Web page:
For the Love of Shakespeare: Welcome to the Renaissance

Without planning and without hesitation, upon reading a preview of Something Rotten, a musical written by Karey and John O’Farrel, and both directed and choreographed by Casey Nicholaw, I rushed to the TKTS ticket booth to buy a ticket to the show.  This musical has a much accomplished creative team that will catapult this show to boffo box office sales. This show is pure entertainment. It is hilarious! It is stimulating! It is aesthetically gorgeous!  It had no tryout in London or in any other location. The Kirkpatrick brothers, having almost no theatrical experience believed that their show was going to be successful and opened on Broadway with stunning greatness. It’s that kind of confidence that is exuded in this performance.

“Welcome to the Renaissance,” the opening song of Something Rotten for both acts of the musical, sets the tone, at a high echelon, for the entire performance.  With this song comes great excitement, great energy and yes, great expectation (no pun intended). The minstrel and company arrive on the stage welcoming the audience to one of the greatest musicals in the last few years. It is an informal ode, filled with hilarity, to William Shakespeare, in spite of continuing controversy concerning his authorship of many of his greatest works. After they exit the stage, I was let down, albeit temporarily, because the opening act was difficult to rival and because it continued to echo in my head. After spending the last two months studying, teaching, and acting out scenes from Romeo and Juliet, and after watching a recent performance of Hamlet, it was natural to watch this spoof of Shakespeare’s greatest works, including the aforementioned plays as well as the recitation of his most famous sonnet.

This musical is about two brothers who are playwrights, but have difficulty getting employment as playwrights because of “The bard”, William Shakespeare.  As a result, Nick Bottom in desperation (Bottom was a character in A Midsummer’s Night Dream) consults an apothecary and seer, Nostradamus  (in real life Nostradamus was an apothecary with dubious prescience). As a result of pressure from Shylock, a money-lender (another Shakespeare reference) and Nostradamus’ prescience, Nick decides to do a musical, but his brother Nigel wants to be true to himself and wants to do something better.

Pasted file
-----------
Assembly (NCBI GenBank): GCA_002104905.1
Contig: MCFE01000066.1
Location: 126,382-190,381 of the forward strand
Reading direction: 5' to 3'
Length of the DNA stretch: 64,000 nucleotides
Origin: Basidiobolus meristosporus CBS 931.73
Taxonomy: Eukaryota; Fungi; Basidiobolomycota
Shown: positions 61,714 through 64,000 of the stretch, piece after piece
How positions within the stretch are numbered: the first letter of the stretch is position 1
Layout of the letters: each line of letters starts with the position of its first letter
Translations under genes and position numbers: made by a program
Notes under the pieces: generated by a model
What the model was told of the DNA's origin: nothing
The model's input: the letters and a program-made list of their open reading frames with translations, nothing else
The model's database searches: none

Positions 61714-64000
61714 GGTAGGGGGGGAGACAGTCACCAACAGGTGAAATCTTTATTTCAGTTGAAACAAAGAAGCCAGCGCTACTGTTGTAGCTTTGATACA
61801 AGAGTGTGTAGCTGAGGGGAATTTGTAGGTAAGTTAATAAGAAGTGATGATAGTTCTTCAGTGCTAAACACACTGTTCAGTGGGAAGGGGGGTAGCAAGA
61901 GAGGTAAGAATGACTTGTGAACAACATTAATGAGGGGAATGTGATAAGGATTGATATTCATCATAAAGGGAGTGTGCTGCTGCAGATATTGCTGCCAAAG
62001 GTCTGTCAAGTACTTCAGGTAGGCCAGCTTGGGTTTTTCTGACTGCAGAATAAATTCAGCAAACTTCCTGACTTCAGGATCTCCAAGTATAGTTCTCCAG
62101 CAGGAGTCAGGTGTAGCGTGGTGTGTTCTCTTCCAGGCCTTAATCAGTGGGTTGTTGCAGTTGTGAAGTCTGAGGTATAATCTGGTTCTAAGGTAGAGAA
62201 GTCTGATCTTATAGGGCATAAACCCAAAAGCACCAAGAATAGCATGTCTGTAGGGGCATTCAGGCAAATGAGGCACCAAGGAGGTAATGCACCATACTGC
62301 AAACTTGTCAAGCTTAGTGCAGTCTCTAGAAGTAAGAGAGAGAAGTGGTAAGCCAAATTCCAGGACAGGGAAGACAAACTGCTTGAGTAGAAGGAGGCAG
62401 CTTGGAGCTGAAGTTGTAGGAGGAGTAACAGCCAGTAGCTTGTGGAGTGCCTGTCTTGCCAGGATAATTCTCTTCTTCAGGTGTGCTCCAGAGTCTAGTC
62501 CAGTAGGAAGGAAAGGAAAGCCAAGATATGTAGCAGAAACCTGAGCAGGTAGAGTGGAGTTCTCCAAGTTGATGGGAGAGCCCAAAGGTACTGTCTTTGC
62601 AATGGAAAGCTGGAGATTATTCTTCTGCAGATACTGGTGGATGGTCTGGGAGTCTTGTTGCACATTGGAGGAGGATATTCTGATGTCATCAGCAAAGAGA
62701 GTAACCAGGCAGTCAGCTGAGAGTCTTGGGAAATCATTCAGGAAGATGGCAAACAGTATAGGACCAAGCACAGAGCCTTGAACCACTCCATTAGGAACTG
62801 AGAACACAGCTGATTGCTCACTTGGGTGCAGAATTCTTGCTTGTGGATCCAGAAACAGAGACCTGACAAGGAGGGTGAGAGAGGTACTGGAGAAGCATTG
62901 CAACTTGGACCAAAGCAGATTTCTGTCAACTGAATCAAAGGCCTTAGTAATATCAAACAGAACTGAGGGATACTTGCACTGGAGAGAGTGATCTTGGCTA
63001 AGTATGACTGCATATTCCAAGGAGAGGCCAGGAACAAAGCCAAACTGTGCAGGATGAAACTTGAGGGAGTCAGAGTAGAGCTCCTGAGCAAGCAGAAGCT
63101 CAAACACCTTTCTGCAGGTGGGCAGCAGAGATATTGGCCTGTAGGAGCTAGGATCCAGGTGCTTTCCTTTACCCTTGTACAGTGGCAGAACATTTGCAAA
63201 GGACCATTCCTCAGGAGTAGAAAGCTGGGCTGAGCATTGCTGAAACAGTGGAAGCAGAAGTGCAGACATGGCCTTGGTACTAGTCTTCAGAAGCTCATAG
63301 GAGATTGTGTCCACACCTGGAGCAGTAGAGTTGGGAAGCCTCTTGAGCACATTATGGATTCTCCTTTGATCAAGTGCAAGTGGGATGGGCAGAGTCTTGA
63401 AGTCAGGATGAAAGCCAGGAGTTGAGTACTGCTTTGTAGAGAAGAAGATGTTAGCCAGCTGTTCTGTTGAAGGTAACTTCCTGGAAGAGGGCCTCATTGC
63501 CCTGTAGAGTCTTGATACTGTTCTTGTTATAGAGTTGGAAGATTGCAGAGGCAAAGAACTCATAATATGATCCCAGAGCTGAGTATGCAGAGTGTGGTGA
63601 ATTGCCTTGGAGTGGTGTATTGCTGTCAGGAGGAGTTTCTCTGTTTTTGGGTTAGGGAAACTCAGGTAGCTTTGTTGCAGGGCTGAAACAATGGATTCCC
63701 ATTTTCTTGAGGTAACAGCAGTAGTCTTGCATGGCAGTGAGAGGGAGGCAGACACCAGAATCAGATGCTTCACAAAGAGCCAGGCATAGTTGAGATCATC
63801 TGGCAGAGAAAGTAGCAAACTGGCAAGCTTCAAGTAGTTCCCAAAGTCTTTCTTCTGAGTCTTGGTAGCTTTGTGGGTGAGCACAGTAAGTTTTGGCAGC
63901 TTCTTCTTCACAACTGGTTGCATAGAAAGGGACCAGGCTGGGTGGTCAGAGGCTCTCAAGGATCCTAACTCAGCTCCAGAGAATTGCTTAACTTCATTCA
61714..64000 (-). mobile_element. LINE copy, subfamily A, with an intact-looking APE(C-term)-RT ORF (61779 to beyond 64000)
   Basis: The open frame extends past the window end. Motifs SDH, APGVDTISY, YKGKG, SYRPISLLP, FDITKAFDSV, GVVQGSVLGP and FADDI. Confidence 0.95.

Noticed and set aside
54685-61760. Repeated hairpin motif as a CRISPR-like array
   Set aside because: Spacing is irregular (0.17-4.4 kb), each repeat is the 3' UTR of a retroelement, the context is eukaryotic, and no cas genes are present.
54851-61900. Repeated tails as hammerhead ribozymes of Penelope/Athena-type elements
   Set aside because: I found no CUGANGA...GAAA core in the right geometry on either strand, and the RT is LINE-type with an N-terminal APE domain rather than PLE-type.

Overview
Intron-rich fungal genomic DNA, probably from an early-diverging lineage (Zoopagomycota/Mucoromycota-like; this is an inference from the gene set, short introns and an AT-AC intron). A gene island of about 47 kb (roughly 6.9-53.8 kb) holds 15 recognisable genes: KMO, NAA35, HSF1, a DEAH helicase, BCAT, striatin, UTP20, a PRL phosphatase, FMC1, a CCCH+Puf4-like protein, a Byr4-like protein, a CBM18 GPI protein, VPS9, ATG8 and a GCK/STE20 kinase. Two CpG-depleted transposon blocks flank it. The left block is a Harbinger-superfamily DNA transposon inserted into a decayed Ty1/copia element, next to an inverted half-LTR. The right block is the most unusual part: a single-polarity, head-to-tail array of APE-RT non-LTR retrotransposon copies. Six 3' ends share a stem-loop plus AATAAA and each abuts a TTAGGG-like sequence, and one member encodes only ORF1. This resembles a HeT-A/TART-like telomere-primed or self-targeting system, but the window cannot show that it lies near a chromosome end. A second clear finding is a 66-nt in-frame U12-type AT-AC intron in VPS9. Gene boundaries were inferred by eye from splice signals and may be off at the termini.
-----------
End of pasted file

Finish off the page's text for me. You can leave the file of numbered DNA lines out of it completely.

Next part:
This musical  has all of the elements of great theater: great musical score, superb costume and set design, unparalleled tap dancing and choreography, creative writing, compelling actors, a little romance (What is Shakespeare without two star crossed lovers?). Additionally, there are plenty of literary allusions. All the allusions make this a work of great erudition, but in a playful non didactic way. Although there are many lines taken from Shakespeare’s works and others have attempted works based on Shakespeare’s works, make no mistake, this is neither pastiche nor ersatz. In spite of this misappropriation from Shakespeare’s greatest works, it’s all done with both great antic and adroitness that all of the lines elicit chuckles and even appropriate guffaws. Some of the music is similar to musical selections from many Broadway musicals, but because of both the themes and content of the performance, the misappropriation is acceptable and adds to the hilarity. Others have attempted a similar work, but this musical out performs them all as result of a superb creative team that includes the director Casey Nicholaw from Aladdin and The Book of Mormon and Michael James Scott also from The Book of Mormon.
from left, Brian d’Arcy James, Christian Borle, and John Cariani

Something Rotten, opened on Broadway on April 22, 2015. Arguably,it  is the most well written musical to appear on Broadway since the arrival of the Book of Mormon, several years ago.  It may prove to be a juggernaut when the Tony nominations are announced on the 28th of April. The musical takes its title from Shakespeare’s Hamlet which has the famous line, “Something is rotten in the state of Denmark.” This music book is written by Karey Kirkpatrick and John O’Farrell and the music is written and composed by Kirkpatrick and his brother Karey Kirkpatrick, both musicians.  The musical stars Brian d’Arcy James and John Cariani as the Bottom brothers and Christian Borle as William Shakespeare.